by petrak
Thursday Dec 5th, 2013 7:05 PM
There seems to be numerous issues assaulting the community in terms of increased police actions by the city against citizens and free speech.

What does the local ACLU actually do?

Can someone educate me and others?
by withSkills
Thursday Dec 5th, 2013 8:58 PM
attorney's take political cases primarily for the public exposure, a cheap form of advertising. they are only going to do so much. they may be unwilling to appeal, unwilling to offend the local system, and they are certainly unwilling to risk their reputation.
the local system is stacked against the poor. where judges are elected by majority, judicial decisions will reflect the prejudices of that majority.

Federal court is our only chance, that court is outside the local power structure, like an appellate court, but you can file there directly, without waiting years like you do with an appeal. the one time i heard of a political case in Federal court recently, Ed's Occupy public nuisance case, it was quickly brought back to local court by the city.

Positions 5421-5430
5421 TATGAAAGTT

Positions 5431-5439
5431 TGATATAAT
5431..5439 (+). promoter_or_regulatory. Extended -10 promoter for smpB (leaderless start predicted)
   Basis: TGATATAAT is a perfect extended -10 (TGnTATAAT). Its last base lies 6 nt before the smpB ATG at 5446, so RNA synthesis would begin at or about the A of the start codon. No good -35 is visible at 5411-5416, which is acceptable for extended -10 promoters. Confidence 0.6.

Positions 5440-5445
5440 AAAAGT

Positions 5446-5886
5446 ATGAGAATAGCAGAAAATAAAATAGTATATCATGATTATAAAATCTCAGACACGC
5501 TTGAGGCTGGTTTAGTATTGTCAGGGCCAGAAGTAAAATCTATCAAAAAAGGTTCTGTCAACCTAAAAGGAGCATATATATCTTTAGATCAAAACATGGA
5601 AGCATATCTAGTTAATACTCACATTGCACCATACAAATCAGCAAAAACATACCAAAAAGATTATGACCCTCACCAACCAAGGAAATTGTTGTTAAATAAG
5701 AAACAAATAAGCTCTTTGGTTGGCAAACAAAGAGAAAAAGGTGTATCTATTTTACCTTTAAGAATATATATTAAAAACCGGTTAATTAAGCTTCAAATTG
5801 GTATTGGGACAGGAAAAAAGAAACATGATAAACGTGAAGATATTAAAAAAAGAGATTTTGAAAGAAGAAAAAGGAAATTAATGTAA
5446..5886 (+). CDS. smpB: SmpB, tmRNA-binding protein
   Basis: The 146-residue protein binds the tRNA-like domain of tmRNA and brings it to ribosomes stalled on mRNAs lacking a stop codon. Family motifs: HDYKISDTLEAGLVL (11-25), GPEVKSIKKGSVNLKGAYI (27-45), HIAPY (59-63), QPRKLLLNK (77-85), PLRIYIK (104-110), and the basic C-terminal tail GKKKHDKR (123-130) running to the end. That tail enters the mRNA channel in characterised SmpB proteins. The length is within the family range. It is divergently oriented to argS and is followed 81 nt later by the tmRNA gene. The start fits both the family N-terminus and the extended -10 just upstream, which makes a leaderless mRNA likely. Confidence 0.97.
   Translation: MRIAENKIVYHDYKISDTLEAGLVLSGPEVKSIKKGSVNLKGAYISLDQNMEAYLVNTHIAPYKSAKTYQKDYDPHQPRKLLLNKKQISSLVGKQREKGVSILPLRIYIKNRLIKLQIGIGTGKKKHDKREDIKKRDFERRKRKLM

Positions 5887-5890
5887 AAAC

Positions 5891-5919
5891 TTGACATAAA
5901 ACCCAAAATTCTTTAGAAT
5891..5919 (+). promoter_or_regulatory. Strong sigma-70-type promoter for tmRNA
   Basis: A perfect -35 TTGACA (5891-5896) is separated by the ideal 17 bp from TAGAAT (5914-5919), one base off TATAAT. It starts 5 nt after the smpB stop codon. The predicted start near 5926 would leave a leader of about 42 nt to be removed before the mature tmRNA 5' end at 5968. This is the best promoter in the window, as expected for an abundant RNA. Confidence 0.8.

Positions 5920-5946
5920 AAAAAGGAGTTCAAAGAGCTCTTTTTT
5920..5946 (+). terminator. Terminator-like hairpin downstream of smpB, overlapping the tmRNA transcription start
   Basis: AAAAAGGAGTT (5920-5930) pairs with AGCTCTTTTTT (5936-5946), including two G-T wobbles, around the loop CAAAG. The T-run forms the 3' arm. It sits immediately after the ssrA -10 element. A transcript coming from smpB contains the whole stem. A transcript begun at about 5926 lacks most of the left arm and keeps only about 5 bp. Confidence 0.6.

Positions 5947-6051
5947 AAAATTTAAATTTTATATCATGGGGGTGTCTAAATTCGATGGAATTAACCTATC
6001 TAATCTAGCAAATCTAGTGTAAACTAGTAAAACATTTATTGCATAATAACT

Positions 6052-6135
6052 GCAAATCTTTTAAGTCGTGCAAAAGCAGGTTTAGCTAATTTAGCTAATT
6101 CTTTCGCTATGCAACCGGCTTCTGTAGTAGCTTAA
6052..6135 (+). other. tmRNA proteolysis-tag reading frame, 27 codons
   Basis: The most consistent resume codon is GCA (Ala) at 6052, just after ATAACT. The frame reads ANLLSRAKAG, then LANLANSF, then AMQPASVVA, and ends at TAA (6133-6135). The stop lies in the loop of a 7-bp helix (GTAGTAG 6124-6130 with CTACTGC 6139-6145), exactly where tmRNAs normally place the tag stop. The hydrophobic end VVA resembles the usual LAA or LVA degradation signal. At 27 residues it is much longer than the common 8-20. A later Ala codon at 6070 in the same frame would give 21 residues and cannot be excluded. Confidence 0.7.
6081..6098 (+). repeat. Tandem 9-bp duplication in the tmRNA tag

Federal court scares them.
Yet even in Federal it is an uphill battle. the denial of a right to sleep for the poor shocks the conscience and is the Dred Scott of our times.
this struggle is best fought by a group or collective with enough will, time, expertise, and courage to win.

the local ACLU is clearly not that group.

what is needed is a collective of local law students who care about our rights.